Studies have shown that the number of households with a TV is dropping in America -- but it's occurring so slowly that it may be a simple adjustment to shifting TV prices.  Rather than showing that cable is dinosaur doomed to a slow death in decades to come, companies like Verizon and AT&T are showing that maybe all it takes to save cable is some mobile-age business acumen.  Verizon and AT&T are finding that by offering their mobile users extra perks for subscribing to digital cable (e.g. free on-demand sports content), they can actually rekindle consumer interest.
The Business Insider report on these trends is entitled "TV Is Dying, And Here Are The Stats That Prove It".  But the irony is that by showing the rising demand for cable advertising, and the growth of mobile-savvy cable businesses it actually has unwittingly made a case for why cable TV can survive in a digital age.

Video Killed the Radio Star
Video forced the radio star to go digital, more aptly.  Cable TV is seeing a similar evolution. [Image Source: ABC]

Mobile media is killing TV.  It's forcing TV to evolve.  Cable's aging powers will of course go the way of the dinosaur.  But just like satellite radio gave new teeth to an old media form in a digital age, some are offering up fresh formats for cable TV.  The old guard's losses will be the gains of these new rising stars who are making TV cheaper, bigger, better, faster, [and] stronger.

Evolve or perish.

Sources: Business Insider, eMarketer

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By jimbojimbo on 11/27/2013 10:41:49 AM , Rating: 5
Cable prices have been skyrocketing so why are they surprised? Let's see, if you wanted to read a magazine I'll make you subscribe to 10 other magazines in order to get the one. The fact that over 40 million people bought into this plan is ludicrous and about time they woke up.
If one cent of my money is going to any of the crappy channels out there to support all the idiots I'm not subscribing. Give us single channel subscriptions not packages. I've been saying it for over a decade now but they still haven't listened and now online streaming services can give me what I want. Why would I get cable now?

RE: Inevitable
By Jeffk464 on 11/27/2013 10:47:23 AM , Rating: 1
They kept making bigger and bigger contracts with sports franchises so they had to jack up everybody's rates. The thing they failed to realize is that tech people aren't that interested in sports and they are the quickest to adapt to new formats.

RE: Inevitable
By DiscoWade on 11/27/2013 11:14:08 AM , Rating: 2
It is not the fault of the cable or satellite company as to why you have to buy several channels. It is the fault of Viacom, NBC Universal, and others like them that force cable providers to sell channels in packages. They have a great business model: they are responsible for high prices but someone gets the blame every time.

RE: Inevitable
By inperfectdarkness on 11/28/2013 2:44:55 AM , Rating: 2
This is also the reason why Netflix has a less than superb streaming selection. To be really fair though, I don't want ala-carte channels; I want ala-carte TV shows. I'm not interested in the 70,000 reality TV shows on Discovery, History, etc. I'm also not interested in talking-head shows on cable news networks. Nor do I want to see 6,000,000 episodes/reruns of every show that the Crime-drama Broadcasting Syndicate has concoted.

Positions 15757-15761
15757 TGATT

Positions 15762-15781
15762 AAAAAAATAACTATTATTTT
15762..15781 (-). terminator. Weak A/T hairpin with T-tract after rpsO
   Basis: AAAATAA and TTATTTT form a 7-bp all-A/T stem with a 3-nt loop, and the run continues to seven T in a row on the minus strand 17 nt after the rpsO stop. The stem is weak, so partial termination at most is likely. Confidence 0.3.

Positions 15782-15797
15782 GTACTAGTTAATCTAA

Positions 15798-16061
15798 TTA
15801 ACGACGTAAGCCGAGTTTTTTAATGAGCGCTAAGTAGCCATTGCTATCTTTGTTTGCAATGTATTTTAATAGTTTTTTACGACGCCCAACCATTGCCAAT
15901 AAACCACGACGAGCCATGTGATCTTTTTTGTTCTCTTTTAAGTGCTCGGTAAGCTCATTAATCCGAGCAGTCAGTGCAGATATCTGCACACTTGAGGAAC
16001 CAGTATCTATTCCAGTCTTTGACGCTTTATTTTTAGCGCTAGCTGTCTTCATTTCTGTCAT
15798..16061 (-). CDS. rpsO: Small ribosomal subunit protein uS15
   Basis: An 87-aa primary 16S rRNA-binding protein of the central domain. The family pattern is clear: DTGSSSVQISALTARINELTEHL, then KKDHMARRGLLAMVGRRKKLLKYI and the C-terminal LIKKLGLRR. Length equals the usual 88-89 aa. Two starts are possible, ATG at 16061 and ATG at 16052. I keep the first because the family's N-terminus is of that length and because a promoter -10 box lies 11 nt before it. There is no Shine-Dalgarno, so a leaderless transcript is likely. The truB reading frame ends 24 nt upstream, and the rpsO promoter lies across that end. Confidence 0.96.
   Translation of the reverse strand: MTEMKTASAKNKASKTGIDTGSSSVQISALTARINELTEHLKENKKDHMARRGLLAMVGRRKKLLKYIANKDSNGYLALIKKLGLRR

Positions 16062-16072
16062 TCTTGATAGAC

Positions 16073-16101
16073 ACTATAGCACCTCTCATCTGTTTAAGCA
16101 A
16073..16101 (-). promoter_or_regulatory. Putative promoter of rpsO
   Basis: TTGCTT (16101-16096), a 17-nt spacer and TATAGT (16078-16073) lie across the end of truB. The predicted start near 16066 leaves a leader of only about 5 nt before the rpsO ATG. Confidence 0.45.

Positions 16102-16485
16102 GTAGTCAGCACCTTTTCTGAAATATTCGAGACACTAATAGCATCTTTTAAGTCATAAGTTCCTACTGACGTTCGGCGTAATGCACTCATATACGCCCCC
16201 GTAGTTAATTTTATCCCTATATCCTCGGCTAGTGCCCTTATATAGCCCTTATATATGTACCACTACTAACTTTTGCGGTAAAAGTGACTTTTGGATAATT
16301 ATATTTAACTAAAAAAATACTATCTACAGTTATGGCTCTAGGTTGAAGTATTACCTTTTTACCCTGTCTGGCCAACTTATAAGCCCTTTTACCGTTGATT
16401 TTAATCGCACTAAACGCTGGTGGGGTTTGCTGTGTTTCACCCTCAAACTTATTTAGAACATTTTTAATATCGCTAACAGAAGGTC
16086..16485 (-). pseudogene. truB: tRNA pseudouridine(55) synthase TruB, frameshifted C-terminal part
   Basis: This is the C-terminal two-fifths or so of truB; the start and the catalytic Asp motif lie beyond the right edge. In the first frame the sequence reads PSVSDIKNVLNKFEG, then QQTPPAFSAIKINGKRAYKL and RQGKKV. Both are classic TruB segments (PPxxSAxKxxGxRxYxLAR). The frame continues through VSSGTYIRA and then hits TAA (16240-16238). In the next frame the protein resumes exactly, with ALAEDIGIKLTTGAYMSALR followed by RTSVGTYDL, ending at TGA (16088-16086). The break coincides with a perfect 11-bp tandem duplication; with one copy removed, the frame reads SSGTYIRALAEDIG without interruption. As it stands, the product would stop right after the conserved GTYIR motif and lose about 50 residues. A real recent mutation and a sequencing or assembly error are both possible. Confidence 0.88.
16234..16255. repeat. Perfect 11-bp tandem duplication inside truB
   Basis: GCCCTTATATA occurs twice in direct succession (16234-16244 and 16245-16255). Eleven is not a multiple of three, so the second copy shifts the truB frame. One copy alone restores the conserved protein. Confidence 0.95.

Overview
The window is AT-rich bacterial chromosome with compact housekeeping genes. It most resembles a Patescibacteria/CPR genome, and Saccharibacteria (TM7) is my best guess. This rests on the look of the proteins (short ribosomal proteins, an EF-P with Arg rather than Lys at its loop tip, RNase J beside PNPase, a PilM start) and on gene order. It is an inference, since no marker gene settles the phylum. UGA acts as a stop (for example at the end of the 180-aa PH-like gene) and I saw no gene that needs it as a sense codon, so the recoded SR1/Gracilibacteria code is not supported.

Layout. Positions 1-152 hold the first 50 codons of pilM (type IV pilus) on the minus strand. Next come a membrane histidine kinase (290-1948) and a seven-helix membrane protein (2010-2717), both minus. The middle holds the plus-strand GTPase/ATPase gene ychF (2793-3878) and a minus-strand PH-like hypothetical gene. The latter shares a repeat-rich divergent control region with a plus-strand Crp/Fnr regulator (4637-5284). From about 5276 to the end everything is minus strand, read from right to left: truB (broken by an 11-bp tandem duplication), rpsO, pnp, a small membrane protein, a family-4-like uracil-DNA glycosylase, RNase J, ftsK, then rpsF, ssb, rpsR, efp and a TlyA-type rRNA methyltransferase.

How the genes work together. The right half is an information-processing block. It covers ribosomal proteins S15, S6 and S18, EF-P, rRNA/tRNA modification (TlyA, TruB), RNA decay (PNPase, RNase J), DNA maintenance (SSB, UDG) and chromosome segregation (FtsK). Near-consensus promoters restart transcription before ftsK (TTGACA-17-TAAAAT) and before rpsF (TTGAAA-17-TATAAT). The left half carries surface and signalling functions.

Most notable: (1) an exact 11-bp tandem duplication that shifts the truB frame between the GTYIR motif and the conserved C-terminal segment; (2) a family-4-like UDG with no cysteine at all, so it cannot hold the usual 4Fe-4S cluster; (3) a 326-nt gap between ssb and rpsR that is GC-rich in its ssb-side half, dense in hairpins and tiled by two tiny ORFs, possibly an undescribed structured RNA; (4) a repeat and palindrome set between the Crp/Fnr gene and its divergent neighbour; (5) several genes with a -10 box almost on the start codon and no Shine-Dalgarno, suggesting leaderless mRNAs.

I submit that what has killed off more well-deserving shows than anything else--is Nielson ratings. Ratings which can only show relative popularity in any given time-slot vs. another show in that slot on a different station. If the content providers REALLY want to cater to their consumers, making all shows available at ANY time--is the only way to accurately measure demand.

Lastly, I assert that all "tv" shows should be created on a per-season basis only. None of this 2-episodes-and-cancelled crap. A show needs to run for sufficient time to prove its merit/mettle.

RE: Inevitable
By 3DoubleD on 11/29/2013 1:24:47 PM , Rating: 2
Wow... it is like you read my mind... I absolutely agree with everything you said! I'm especially surprised you brought up the "Crime-drama Broadcasting Syndicate", I complain about shear number of stupid crime shows all the time.

Overall, I think moving away from the cable TV model will vastly improve the quality of "TV shows". If you can remove the "time slot" issue and just cater to the fans, you can really improve the quality of the show.

That said, I watch very few TV shows anymore because the piss poor writing. I also don't bother with any show that hasn't been running for at least a season.

RE: Inevitable
By Flunk on 11/27/2013 11:46:52 AM , Rating: 2
A agree wholeheartedly, cable prices (in North America) are atrocious and massively more than they pay in Europe and Asia. The industry is killing itself with lack of competition and unreasonable prices.

I currently have the lowest cable tier but I'm thinking of cutting even that off and getting a Netflix account. I'd save around $35/month.

RE: Inevitable
By Jeffk464 on 11/27/2013 11:49:59 AM , Rating: 2
Netflix is a much more enjoyable way to watch TV, totally recommend it.

RE: Inevitable
By Jeffk464 on 11/27/2013 11:51:11 AM , Rating: 2
Really all you need is an antenna on the roof with a HTPC for DVR and a netflix account.

RE: Inevitable
By Mitch101 on 11/27/2013 1:54:33 PM , Rating: 2
I agree go to and find out what you need to get locals. Then pick up a HDSiliconDust HD Tuner for an HTPC or SimpleTV (Recently $99.00 with lifetime subscription) and a USB drive to record shows to. This solves your local channel programming. You might be surprised by how much TV you get especially the second, third, and fourth channel off the primary. For instance you have NBC on something like 17-1 but on 17-2, 17-3, and 17-4 there are a lot of shows worth recording. With Antenna you'll probably get 25-35 channels of programming. The picture is all digital and much better than DirectTV or Cable's HD which are re-compressed.